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Articles > Your Guide To Taxes, Unemployment & Finances During The Coronavirus
April 9, 2020

Your Guide To Taxes, Unemployment & Finances During The Coronavirus

Salon Tax Resources Kopsa Otte Financial Advice and Tips The Coronavirus
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Stylists & Salon Owners—Taxes, Unemployment & Financial Advice!
In the wake of the coronavirus, we’ve heard all of this talk about the new stimulus package, unemployment and different economic relief packages—but where do taxes come into play? To get you the answers you need, BTC spoke with April McDaniel, a CPA at Kopsa Otte, an accounting firm that specializes in salons, spas and beauty distributors.

 

We know there’s a lot of info out there, so we’re breaking it down into these topics: immediate action planning, questions and answers surrounding unemployment and how to help improve cash flow.

 

Kopsa Otte Disclaimer: Because every situation is different, it is important that individuals seeking specific advice contact a professional advisor. The info provided does not constitute legal, tax, accounting or financial advice and is offered as an info service only. No liability whatsoever is assumed in connection with the use of this info.

 

Do you have questions about managing your business through COVID-19? BTC has answers! Tune in to The BTC Show, An ONLINE 2-Day Event for multiple classes on financial and business strategies from experts. CLICK HERE to register!

 

But, where do I start? Here’s what you should be doing immediately:

  • If you are expecting a refund on your 2019 tax return, file it. This will help your cash flow. If you aren’t expecting a refund and you haven’t filed your tax return for 2019, you have until July.

 

  • Get your financial records in order. Don’t know what to prepare? “Typically a tax accountant would request detail of all income and expenses associated with the business,” shares April. This includes:

 

    • A copy of or access to QuickBooks, or whatever financial software that you use.
    • If you are a W-2 employee, then you won’t have business deductions, so contact your accountant for a list of what is needed.
    • Most tax accountants will provide a questionnaire or organizer to help gather info.

 

  • Contact your tax accountant to discuss your options based on your personal tax situation. 

 

 

Having tax-related questions about unemployment? Here are some answers.

 

Question 1: Are unemployment checks taxed? 

“Yes, unemployment payments are typically subject to tax,” shares April. 

 

Question 2: If I receive unemployment, should I expect an extra tax form for filing their 2020 taxes?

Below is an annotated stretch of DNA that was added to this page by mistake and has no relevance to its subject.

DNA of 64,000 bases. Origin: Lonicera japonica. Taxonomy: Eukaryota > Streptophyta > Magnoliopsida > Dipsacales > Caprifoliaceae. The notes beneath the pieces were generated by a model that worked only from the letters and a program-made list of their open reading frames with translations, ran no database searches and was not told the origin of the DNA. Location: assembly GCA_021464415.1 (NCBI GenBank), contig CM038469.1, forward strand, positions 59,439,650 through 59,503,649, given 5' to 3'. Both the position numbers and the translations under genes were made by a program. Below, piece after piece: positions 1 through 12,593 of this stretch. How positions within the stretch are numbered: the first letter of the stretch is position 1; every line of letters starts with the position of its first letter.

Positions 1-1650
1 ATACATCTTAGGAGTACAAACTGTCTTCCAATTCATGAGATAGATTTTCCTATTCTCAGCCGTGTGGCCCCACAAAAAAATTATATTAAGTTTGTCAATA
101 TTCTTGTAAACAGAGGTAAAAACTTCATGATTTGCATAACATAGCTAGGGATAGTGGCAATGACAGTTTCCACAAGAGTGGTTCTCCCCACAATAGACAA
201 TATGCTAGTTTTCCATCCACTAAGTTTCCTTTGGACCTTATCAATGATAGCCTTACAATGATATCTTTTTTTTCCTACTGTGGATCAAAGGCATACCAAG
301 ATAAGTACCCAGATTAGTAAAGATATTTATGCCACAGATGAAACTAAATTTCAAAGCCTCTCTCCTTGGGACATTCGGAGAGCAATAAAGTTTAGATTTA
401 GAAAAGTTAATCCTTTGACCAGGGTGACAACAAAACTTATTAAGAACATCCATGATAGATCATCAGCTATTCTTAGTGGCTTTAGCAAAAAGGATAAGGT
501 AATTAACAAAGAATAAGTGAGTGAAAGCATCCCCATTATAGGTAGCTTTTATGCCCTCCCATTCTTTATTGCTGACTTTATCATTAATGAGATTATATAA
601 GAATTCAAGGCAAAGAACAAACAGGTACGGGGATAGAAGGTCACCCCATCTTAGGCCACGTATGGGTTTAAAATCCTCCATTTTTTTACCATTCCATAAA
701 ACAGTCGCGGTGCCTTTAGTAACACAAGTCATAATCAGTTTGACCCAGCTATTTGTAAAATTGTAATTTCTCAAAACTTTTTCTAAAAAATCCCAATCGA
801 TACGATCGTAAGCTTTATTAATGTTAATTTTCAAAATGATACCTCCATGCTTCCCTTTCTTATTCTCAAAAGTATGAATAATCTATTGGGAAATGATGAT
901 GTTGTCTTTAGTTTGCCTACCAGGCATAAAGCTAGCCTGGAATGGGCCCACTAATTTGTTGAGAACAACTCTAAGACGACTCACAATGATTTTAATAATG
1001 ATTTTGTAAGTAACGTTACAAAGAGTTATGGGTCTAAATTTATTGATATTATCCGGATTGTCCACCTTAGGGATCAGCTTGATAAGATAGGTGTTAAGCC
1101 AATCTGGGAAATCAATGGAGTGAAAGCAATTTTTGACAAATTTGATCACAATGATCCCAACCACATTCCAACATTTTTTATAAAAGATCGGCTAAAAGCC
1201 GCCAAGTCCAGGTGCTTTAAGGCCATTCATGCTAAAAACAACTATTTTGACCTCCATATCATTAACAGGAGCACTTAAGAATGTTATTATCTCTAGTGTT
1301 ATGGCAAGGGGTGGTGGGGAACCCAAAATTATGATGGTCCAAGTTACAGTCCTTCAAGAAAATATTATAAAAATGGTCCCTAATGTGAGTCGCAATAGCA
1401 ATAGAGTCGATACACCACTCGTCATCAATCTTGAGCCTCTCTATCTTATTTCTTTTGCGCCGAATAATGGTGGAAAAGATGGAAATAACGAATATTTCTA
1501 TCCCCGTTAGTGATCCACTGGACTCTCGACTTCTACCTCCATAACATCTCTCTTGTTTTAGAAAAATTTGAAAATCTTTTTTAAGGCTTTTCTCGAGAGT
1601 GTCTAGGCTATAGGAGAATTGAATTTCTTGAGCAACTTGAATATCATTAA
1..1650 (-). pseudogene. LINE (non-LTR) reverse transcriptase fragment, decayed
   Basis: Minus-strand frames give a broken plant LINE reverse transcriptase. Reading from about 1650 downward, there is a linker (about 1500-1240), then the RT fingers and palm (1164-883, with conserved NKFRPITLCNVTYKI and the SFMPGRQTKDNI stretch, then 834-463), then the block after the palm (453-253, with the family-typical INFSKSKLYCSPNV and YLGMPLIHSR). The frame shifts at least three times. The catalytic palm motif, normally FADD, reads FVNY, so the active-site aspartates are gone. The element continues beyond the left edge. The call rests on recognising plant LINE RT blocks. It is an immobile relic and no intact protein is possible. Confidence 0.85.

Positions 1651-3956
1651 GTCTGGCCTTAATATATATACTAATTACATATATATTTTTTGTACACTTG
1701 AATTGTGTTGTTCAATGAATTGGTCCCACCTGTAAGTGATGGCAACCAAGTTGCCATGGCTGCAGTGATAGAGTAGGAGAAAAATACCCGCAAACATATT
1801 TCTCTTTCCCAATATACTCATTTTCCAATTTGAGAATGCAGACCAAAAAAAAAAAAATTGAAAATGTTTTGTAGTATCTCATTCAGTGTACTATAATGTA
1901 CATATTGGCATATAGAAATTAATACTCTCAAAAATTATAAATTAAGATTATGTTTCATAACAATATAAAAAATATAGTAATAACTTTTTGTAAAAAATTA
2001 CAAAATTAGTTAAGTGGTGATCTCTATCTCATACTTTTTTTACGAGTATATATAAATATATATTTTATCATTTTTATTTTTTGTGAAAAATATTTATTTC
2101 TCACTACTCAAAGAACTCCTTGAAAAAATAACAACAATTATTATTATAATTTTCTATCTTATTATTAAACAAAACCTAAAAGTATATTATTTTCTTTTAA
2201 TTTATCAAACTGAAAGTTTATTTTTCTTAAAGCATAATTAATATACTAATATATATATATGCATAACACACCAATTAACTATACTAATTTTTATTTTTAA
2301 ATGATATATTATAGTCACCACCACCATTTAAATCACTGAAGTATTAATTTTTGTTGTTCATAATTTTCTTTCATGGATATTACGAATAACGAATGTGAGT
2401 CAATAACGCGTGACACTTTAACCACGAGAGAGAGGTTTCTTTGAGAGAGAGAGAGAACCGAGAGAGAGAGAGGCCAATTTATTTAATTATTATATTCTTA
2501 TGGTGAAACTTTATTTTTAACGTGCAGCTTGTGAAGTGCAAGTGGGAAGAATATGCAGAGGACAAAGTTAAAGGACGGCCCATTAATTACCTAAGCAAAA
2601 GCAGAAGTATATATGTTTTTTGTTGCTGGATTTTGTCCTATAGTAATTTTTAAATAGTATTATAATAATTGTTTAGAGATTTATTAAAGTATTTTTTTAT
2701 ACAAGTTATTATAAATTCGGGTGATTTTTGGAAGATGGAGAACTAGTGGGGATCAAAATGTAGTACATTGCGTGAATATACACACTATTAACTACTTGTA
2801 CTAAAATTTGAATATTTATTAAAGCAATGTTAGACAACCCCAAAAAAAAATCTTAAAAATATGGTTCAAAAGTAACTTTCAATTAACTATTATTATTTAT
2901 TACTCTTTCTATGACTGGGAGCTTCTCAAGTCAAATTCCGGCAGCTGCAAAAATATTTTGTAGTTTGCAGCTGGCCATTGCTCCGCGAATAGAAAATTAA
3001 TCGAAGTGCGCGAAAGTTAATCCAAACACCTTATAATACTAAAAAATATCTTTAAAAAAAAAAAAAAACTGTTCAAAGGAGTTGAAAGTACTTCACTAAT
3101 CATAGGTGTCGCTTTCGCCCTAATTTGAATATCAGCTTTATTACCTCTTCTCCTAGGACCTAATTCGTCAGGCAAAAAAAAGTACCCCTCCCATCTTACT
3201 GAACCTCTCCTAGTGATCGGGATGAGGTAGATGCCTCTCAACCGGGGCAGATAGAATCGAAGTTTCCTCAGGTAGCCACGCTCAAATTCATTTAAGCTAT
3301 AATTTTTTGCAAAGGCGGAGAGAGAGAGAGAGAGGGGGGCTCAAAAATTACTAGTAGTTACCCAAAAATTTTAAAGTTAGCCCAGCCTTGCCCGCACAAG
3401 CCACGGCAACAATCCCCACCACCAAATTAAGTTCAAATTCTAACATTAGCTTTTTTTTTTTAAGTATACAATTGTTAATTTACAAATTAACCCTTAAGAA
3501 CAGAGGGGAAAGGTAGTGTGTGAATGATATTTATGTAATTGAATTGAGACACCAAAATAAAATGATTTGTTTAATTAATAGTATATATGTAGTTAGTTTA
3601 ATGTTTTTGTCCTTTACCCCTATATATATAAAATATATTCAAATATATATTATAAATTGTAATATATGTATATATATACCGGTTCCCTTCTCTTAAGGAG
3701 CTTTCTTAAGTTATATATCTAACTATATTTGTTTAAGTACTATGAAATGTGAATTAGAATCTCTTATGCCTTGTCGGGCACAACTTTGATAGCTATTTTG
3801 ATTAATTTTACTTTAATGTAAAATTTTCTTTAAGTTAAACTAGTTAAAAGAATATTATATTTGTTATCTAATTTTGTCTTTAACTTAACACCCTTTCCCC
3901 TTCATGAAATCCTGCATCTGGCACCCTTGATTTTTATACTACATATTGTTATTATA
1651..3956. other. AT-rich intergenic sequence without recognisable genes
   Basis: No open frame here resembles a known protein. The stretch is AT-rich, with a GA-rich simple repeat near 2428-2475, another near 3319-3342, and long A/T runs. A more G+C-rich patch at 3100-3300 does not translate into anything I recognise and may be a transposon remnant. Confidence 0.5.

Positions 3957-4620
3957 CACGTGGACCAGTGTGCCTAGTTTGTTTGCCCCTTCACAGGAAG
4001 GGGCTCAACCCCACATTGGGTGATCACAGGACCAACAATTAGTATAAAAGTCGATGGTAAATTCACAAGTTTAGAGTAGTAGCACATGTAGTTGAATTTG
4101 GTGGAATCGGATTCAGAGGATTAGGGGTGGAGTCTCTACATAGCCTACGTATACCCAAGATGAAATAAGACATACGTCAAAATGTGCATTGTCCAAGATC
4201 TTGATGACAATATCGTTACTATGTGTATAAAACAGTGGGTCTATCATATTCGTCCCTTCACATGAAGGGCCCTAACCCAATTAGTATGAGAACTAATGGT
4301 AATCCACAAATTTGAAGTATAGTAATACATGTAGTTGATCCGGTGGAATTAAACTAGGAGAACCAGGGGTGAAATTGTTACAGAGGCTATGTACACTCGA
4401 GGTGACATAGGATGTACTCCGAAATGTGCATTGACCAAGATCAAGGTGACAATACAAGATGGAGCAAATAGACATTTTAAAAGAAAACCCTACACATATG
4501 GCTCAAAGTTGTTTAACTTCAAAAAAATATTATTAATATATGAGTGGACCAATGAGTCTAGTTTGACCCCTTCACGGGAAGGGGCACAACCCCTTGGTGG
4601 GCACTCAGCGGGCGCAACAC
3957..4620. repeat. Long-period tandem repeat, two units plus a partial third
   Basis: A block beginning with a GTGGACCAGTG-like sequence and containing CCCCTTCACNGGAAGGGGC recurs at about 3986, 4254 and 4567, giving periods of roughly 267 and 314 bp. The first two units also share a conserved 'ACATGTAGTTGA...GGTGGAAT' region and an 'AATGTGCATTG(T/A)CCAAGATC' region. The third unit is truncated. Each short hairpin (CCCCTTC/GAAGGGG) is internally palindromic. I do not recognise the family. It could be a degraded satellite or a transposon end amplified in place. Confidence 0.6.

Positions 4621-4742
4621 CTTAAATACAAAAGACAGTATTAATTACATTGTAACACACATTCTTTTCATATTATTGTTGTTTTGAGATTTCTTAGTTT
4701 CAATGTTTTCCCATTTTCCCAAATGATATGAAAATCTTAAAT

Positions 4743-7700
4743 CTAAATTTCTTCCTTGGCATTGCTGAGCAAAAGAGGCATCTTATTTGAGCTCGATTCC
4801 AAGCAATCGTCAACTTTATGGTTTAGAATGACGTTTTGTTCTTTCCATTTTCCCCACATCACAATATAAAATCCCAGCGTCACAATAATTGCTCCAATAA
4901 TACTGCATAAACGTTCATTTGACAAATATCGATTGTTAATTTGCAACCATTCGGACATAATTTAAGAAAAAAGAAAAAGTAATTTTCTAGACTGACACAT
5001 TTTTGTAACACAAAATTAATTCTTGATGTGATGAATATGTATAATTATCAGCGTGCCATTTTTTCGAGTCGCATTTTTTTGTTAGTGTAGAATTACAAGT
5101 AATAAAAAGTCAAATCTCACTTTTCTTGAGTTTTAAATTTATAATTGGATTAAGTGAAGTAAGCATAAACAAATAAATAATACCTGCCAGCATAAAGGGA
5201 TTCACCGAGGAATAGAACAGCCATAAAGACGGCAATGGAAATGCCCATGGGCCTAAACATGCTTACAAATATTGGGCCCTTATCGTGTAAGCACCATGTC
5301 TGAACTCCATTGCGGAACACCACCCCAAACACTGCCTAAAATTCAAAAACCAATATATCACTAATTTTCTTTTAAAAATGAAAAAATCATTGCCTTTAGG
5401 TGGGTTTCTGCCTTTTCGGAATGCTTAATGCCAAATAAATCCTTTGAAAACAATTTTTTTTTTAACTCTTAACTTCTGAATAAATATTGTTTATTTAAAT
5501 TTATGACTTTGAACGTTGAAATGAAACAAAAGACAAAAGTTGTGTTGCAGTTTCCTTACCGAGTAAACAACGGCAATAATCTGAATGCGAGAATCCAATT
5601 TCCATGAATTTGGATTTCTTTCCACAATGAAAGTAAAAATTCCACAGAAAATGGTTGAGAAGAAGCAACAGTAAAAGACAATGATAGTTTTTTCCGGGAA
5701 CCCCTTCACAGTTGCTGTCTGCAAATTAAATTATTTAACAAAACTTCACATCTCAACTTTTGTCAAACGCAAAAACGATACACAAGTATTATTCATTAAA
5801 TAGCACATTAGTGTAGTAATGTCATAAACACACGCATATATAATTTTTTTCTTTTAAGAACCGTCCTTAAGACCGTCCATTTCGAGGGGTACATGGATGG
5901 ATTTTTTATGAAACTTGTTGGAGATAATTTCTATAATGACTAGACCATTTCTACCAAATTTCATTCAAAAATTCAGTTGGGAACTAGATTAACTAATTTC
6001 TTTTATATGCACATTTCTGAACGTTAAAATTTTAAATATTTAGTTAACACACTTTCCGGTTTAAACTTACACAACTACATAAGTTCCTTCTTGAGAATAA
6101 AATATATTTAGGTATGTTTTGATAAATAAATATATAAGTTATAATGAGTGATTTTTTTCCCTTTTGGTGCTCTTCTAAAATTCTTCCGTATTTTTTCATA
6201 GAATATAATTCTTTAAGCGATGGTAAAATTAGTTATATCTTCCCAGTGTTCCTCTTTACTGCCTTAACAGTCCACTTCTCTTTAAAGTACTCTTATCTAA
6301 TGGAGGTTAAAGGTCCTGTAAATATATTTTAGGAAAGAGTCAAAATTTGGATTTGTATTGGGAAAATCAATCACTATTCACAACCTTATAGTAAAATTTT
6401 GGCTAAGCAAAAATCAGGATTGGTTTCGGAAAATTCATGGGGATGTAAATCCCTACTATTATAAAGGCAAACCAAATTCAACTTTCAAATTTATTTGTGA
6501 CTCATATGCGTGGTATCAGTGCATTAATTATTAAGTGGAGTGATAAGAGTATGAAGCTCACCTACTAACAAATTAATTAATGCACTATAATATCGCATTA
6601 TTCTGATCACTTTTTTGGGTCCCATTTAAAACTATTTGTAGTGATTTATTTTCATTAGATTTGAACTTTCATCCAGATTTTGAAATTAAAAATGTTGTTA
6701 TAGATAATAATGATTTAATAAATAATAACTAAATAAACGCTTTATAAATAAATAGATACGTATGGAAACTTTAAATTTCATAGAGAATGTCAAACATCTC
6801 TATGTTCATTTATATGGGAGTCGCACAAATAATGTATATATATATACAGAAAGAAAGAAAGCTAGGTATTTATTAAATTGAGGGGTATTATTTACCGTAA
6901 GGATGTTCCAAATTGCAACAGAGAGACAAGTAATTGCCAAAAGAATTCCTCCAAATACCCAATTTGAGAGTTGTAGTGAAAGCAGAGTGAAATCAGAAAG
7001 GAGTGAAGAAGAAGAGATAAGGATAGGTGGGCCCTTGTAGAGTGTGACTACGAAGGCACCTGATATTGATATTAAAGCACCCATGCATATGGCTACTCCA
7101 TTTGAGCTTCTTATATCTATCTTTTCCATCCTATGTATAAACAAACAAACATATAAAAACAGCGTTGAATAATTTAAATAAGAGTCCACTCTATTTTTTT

“The 1099-G is the most common form used to report unemployment compensation as well as any state or local income tax refunds you received that year,” shares April. “If you received a 1099-G Form this year from a government agency, you may need to report some of the information it contains on your tax return.”

 

Question 3: Salon Owners: If I apply for unemployment, am I still be able to apply for Emergency Grants or the Payroll Protection Program?

Yes. If you haven’t applied for either of these programs yet, learn more about the Payroll Protection Program and Emergency Grants.

 

Before making the decision to apply, April recommends speaking with your accountant to gather financial data, including payroll information, to apply for the loans. “Whether these loans are the right choice for you will really depend on your specific facts and circumstances,” she adds.

 

Learn more about SBA loan and grant programs at sba.gov.

 

Question 4: Booth renters, sole propieters and suite owners: If I’m not giving myself a formal paycheck through payroll, am I still able to apply for unemployment and PPL?

“A booth renter, sole proprietor and suite owner is typically considered self-employed,” shares April. “In most states, the self-employed can apply for unemployment benefits due to the COVID 19 pandemic.”

 

Wondering where to apply? Go directly to your state unemployment agency website to apply for benefits. 

 

Question 5: Worried about cash flow? Dig deep into your expenses.

What are those bills that you absolutely have to pay? What don’t you have to pay? This is the time to evaluate where you spend money and start cutting low-priority costs. After you’ve sorted your finances, reach out to people you trust. “This is a relationship business,” shares April. “It’s the time to call on relationships. Call those people that you work with everyday—tax person, banker, credit card company, accountant, etc. See what you can defer and look at absolutely everything.”

 

Question 6: Don’t have a relationship with someone at your bank? It’s time to make one. “Typically, most banks have relationship managers. If you don’t have a relationship, tell them you are looking to create a longstanding partnership with the bank,” adds April.

 

Join the conversation! To stay informed on new updates, plus get access to financial guides and resources that will help your salon—see what’s happening in the BTC Forum. 

 

Learn more about the Payroll Protection Program HERE. greyscale-empty-salon

Salon Owners: Grants & Loans To Help Your Business Now!stimulus-grant-program